In Cormac McCarthy's "The Road", what are some symbols and their meanings that he employs?

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mrs-campbell eNotes educator| Certified Educator

One of the most significant symbols is that of the fire that the father and son "carry" with them.  The father tells his son over and over that they carry the fire, and the son asks about it often,--"Do we still carry the fire?".  This is not a literal fire; in fact, they have trouble starting fires in the damp, ash-ridden world that they live in. It is a symbolic fire representing humanity's decency, kindness, goodness, morals and beliefs.  The world that they live in is a result of war, of evil, of cruelty and desecration of any semblance of goodness.  And, all that they encounter in their world is barbaric, depressing and uncivilized.  So, the fire the father speaks of is a symbolic fire--the light and warmth of good, decent, human love and happiness.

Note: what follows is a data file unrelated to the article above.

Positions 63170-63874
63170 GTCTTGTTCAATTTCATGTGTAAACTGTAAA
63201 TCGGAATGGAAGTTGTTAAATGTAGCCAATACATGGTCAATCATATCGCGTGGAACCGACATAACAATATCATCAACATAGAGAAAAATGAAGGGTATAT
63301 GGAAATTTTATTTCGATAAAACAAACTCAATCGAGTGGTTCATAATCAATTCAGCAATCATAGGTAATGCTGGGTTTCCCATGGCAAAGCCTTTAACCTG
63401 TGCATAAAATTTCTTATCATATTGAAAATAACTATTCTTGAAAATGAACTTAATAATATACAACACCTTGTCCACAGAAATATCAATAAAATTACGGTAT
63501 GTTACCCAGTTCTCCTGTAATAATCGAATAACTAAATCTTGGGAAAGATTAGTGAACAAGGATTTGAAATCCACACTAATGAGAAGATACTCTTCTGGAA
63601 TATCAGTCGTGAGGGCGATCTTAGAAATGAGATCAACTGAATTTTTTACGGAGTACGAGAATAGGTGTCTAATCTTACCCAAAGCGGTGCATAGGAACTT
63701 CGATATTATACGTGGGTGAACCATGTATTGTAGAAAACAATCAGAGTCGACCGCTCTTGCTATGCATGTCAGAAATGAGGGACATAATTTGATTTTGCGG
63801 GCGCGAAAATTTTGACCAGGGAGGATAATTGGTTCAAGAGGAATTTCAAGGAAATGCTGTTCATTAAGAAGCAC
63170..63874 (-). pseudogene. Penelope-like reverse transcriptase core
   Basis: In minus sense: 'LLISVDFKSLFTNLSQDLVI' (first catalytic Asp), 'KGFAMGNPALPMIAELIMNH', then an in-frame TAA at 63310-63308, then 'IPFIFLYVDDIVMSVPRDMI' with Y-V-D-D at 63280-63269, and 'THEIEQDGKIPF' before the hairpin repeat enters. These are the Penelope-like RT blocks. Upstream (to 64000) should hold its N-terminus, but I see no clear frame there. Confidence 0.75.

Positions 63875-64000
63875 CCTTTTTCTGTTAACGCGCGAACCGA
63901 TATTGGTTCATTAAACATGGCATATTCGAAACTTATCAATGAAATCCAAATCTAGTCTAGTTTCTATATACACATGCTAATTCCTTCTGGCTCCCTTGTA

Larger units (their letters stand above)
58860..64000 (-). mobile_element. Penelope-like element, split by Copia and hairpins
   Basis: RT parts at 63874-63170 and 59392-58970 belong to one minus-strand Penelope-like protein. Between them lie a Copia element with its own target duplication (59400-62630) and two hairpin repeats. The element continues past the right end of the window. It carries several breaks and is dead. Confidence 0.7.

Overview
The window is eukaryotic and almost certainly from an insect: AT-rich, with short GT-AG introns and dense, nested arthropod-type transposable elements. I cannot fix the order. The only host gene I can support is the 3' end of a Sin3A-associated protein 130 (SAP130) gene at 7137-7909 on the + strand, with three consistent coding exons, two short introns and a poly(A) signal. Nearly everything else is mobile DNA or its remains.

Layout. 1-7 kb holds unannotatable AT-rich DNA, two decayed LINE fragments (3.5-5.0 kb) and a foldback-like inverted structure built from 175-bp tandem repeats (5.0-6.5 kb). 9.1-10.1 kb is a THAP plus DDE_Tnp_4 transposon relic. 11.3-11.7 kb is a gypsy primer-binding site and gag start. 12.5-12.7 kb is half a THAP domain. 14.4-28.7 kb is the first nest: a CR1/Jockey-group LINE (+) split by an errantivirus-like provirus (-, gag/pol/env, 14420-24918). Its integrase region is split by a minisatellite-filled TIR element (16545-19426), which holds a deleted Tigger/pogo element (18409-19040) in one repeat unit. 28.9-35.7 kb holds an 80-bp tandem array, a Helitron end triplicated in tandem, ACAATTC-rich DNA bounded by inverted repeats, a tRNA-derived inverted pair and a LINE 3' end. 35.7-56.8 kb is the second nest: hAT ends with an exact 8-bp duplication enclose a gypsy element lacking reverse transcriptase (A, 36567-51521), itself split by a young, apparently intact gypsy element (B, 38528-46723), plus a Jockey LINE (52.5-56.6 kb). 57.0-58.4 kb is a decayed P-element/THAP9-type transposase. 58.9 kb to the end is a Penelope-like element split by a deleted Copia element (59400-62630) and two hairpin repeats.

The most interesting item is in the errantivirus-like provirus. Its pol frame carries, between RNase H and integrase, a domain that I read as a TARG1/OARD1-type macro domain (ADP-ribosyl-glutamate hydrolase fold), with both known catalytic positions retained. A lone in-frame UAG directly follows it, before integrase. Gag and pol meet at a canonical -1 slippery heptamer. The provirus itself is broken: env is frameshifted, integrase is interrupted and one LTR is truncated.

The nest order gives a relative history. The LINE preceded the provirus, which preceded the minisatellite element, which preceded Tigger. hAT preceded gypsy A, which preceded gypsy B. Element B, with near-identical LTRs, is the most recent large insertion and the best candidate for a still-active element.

Another symbol itself could be the environment--the constant rain, cold and ash that falls and surrounds them symbolizes the darkness of a world without hope, without decency, and without kindess.  The setting that this boy and his father live in is so merciless, so unrelenting, and so hopeless that it is very depressing, just as a world that has no good in it would also be hopeless, dark and cold.

The father also mentions "godspoke men" and how they are gone from the world.  This is a symbol of any people that will represent goodness and morals.  It isn't a literal man who speaks of God, but people who represent the virtue, integrity and upstanding behavior that typically went along with a god-fearing society.  That is gone now, and so are all of the "godspoke men."

I hope that those ideas give you some things to think about; good luck!

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The Road

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